How Riding Bikes Taught Me Financial Accounting

A few hours ago I turned in the last assignment of my first semester as an MBA student. This was never a phrase I thought would ever apply to me, but an opportunity too good to pass up came my way so here I am – an MBA student.  

Of all the classes on my spring registration, the one that that most intimidated was Financial Accounting. My parents were English teachers. My own background and career has focused on writing policy analysis. How could I ever understand accounting?

Throughout this semester, I recalled my early days as a long-distance cyclist. Initially, a century was only an aspirational number. A randonneuring event? Impossible. Yet these distances intrigued me so I reviewed training plans and studied approaches that others had taken. I looked into fueling for long rides, and learned all I could about bikes. 

Never known as an athletic type, I still believed enough in my basic physical abilities to build on them sufficiently in hopes of accomplishing brevet distances. I trained throughout the year, built my mileage base, and tested out and refined my brevet system. 

Financial Accounting differed from randonneuring pursuits in that it was not something I sought out. Rather, it was a necessary piece of the larger MBA goal which is very important to me these days. During the first class, our professor shared that accounting is a language – a shared framework for communicating financial information.

I took heart in her message and took on Financial Accounting like an endurance event, plowing through our lessons. I memorized formulas, filled out my T-accounts, studied financial statements, and struggled to understand terminology. I plodded through homework assignments and spent lots of hours attempting to grasp this new way of looking at the world.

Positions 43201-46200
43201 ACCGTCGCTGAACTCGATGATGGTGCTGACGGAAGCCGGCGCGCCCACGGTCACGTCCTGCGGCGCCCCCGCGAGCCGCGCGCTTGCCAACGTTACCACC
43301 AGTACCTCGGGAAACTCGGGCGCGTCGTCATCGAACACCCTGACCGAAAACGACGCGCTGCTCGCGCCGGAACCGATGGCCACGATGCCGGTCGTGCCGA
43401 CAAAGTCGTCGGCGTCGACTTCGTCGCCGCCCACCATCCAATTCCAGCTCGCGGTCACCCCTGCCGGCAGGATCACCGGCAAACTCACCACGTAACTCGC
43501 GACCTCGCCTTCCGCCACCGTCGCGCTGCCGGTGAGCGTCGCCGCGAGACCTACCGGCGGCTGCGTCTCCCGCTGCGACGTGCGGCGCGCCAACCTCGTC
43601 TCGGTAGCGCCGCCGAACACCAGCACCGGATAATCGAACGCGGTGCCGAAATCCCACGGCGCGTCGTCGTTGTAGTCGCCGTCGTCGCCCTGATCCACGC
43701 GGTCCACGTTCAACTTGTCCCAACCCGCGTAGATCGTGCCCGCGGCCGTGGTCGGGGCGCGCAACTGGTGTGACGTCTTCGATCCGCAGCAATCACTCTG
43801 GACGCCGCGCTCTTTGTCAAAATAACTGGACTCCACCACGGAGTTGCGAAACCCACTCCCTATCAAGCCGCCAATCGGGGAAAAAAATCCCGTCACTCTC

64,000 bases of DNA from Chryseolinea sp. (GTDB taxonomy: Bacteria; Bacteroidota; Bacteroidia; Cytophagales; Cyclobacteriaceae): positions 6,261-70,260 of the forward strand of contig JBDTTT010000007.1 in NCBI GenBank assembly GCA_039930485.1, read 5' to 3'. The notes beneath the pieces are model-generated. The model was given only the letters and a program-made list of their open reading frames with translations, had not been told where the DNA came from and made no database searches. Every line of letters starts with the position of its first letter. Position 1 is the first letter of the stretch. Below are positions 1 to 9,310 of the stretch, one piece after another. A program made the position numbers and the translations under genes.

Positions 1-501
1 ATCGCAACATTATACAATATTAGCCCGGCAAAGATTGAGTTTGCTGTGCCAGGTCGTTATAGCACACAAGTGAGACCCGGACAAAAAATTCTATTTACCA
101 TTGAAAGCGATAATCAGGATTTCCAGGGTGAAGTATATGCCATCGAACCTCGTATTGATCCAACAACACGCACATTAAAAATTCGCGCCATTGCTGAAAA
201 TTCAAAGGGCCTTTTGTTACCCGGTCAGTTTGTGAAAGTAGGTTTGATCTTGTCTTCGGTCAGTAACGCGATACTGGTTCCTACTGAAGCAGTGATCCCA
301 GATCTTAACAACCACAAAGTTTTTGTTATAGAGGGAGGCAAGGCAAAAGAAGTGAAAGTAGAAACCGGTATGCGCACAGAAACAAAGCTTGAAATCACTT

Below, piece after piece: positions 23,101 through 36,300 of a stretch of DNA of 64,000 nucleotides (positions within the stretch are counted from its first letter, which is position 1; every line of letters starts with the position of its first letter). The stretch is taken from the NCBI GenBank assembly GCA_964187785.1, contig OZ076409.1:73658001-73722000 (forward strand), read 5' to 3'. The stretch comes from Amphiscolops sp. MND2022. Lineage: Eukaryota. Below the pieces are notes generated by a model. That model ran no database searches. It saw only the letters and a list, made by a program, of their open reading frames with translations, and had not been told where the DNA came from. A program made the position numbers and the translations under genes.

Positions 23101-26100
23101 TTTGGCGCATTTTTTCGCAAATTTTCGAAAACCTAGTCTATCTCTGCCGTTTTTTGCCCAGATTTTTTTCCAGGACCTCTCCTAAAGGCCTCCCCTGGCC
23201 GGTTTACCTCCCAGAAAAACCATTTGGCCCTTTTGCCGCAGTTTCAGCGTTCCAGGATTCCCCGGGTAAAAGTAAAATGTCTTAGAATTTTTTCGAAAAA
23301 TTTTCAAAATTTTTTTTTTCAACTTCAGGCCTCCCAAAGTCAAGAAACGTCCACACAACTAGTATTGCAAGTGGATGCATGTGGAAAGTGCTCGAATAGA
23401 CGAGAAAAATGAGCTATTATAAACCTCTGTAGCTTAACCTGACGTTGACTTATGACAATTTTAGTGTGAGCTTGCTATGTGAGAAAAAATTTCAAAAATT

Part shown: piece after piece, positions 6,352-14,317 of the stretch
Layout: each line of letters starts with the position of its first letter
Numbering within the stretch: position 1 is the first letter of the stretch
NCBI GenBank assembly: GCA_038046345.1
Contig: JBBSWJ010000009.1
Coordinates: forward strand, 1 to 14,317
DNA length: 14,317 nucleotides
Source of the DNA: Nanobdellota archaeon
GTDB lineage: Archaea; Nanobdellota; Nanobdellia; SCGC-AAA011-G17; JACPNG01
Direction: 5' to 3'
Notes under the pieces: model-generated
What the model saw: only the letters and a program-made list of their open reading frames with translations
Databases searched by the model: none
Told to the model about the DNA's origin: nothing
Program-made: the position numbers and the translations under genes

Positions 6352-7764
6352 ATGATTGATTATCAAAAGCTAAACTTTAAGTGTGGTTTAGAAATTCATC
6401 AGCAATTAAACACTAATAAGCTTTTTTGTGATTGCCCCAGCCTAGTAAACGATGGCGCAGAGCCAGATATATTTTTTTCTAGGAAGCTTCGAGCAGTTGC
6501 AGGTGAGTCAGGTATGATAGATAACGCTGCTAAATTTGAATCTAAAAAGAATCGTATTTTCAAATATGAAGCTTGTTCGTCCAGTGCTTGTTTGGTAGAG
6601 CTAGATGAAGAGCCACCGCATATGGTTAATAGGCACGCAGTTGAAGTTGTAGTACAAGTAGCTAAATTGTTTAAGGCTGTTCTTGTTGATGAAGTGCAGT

As with randonneuring, I hoped that if I could train myself up and understand the system behind the numbers, then I could be successful (or at the very least minimize my suffering). 

In randonneuring, we all play by one set of rules, but there are lots of different ways to get around a course. Working through financial accounting material I discovered that accounting rules also have their flexibilities and wrinkles, but everyone speaks from the same dictionary and follows the same basic principles.

If you study Financial Accounting concepts over and over and stash basics like the balance sheet equation in your back pocket, you equip yourself to break down numbers and narratives so you can ask questions and search for answers. The discovery of a company’s story through the interplay of numbers and text was like riding through the unrelenting choppy section in the middle of a long ride. It was tedious to work through, and at times I wanted to stop. Still, while it momentarily frustrated, I derived great satisfaction from digging in and figuring out the fuller financial story of a company.

The feeling of completing 300Ks and longer during my early days of randonneuring sent me straight over the moon. I had learned how to be a randonneur. Over time, brevet distances lost their mystique. They became familiar and achievable goals that I pursued with varying levels of gusto over the years. 

While on brevets, I became somewhat accustomed to hearing store clerks and others make remarks like “I could never do that” when they casually inquired about our bike ride as we exchanged pleasantries. I would often counter with some version of “You totally can, it just takes practice!”

But when our Financial Accounting class started, that same closed door phrase also ran through my mind. “I could never do that!” I had always thought companies’ annual reports and balance sheets were well outside my realm and accounting was something I would never learn.